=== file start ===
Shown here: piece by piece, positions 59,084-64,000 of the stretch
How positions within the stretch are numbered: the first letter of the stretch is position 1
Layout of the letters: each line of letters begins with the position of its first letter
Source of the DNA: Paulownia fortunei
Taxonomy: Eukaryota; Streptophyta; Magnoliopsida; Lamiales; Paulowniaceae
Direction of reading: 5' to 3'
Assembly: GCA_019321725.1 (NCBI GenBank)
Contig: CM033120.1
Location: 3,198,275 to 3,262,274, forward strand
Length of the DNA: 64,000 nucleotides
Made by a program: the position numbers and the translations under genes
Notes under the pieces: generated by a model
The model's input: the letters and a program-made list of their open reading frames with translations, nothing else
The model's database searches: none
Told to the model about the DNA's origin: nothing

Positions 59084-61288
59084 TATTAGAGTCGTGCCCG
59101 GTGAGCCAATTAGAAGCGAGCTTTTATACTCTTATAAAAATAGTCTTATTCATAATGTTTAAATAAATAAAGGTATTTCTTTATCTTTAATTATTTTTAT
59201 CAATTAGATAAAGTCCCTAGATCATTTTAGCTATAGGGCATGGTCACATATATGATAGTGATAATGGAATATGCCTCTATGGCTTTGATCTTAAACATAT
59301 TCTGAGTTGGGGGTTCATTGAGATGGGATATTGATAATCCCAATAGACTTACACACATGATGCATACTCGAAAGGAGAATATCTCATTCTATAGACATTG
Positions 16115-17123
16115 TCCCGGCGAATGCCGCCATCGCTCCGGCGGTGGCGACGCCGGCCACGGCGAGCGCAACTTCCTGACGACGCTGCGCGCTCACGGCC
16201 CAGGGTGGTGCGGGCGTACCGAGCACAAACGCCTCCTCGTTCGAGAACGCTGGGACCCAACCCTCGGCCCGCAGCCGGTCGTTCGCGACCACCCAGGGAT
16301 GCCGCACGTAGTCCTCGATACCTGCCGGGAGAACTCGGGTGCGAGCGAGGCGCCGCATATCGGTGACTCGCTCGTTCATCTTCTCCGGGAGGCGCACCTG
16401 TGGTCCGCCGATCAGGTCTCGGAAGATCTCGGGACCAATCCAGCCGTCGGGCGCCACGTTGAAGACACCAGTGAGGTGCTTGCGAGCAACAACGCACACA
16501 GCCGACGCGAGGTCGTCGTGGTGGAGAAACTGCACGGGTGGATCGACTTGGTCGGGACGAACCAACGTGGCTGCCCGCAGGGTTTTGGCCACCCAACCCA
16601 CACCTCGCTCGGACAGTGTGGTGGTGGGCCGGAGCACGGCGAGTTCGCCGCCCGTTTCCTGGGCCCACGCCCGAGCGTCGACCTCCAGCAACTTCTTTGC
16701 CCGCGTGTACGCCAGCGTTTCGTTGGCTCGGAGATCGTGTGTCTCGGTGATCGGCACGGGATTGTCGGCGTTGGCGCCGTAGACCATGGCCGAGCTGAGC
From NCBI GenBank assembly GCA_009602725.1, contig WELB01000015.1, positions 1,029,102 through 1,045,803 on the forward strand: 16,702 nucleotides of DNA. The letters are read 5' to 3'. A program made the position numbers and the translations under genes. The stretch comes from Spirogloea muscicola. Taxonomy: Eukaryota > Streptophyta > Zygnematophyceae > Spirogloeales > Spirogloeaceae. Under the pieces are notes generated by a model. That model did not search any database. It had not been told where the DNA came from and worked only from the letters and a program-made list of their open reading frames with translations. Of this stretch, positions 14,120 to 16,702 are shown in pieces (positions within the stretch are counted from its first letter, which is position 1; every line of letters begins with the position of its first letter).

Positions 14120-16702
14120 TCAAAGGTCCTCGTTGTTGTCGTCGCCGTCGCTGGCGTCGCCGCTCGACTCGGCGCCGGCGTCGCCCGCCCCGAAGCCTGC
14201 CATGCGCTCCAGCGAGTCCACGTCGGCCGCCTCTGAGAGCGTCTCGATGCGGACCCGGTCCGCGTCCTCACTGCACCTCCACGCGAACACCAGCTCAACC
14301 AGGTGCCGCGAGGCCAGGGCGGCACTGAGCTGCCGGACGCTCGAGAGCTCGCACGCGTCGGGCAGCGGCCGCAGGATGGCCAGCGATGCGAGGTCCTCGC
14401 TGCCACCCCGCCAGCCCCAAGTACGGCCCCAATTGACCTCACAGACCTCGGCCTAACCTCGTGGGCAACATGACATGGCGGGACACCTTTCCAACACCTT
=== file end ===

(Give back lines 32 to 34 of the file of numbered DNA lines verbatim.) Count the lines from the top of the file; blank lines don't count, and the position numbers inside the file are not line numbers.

14201 CATGCGCTCCAGCGAGTCCACGTCGGCCGCCTCTGAGAGCGTCTCGATGCGGACCCGGTCCGCGTCCTCACTGCACCTCCACGCGAACACCAGCTCAACC
14301 AGGTGCCGCGAGGCCAGGGCGGCACTGAGCTGCCGGACGCTCGAGAGCTCGCACGCGTCGGGCAGCGGCCGCAGGATGGCCAGCGATGCGAGGTCCTCGC
14401 TGCCACCCCGCCAGCCCCAAGTACGGCCCCAATTGACCTCACAGACCTCGGCCTAACCTCGTGGGCAACATGACATGGCGGGACACCTTTCCAACACCTT